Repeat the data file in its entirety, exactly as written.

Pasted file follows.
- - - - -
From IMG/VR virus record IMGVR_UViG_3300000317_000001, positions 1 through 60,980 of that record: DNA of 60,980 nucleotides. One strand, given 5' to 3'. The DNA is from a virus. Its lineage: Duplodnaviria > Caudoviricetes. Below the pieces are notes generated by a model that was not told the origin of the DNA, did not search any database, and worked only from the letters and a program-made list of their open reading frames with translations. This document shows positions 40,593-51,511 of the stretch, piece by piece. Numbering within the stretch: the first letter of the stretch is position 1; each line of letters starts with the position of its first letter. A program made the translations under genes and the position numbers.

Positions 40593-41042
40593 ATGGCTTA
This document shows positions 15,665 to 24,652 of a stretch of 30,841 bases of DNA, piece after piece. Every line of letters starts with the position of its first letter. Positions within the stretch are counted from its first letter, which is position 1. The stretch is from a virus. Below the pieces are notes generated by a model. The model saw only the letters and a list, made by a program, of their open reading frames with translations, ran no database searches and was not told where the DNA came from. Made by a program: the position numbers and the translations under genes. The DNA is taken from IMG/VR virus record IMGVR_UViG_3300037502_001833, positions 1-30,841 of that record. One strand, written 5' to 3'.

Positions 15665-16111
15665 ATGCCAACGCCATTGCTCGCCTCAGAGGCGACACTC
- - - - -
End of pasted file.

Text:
From IMG/VR virus record IMGVR_UViG_3300000317_000001, positions 1 through 60,980 of that record: DNA of 60,980 nucleotides. One strand, given 5' to 3'. The DNA is from a virus. Its lineage: Duplodnaviria > Caudoviricetes. Below the pieces are notes generated by a model that was not told the origin of the DNA, did not search any database, and worked only from the letters and a program-made list of their open reading frames with translations. This document shows positions 40,593-51,511 of the stretch, piece by piece. Numbering within the stretch: the first letter of the stretch is position 1; each line of letters starts with the position of its first letter. A program made the translations under genes and the position numbers.

Positions 40593-41042
40593 ATGGCTTA
This document shows positions 15,665 to 24,652 of a stretch of 30,841 bases of DNA, piece after piece. Every line of letters starts with the position of its first letter. Positions within the stretch are counted from its first letter, which is position 1. The stretch is from a virus. Below the pieces are notes generated by a model. The model saw only the letters and a list, made by a program, of their open reading frames with translations, ran no database searches and was not told where the DNA came from. Made by a program: the position numbers and the translations under genes. The DNA is taken from IMG/VR virus record IMGVR_UViG_3300037502_001833, positions 1-30,841 of that record. One strand, written 5' to 3'.

Positions 15665-16111
15665 ATGCCAACGCCATTGCTCGCCTCAGAGGCGACACTC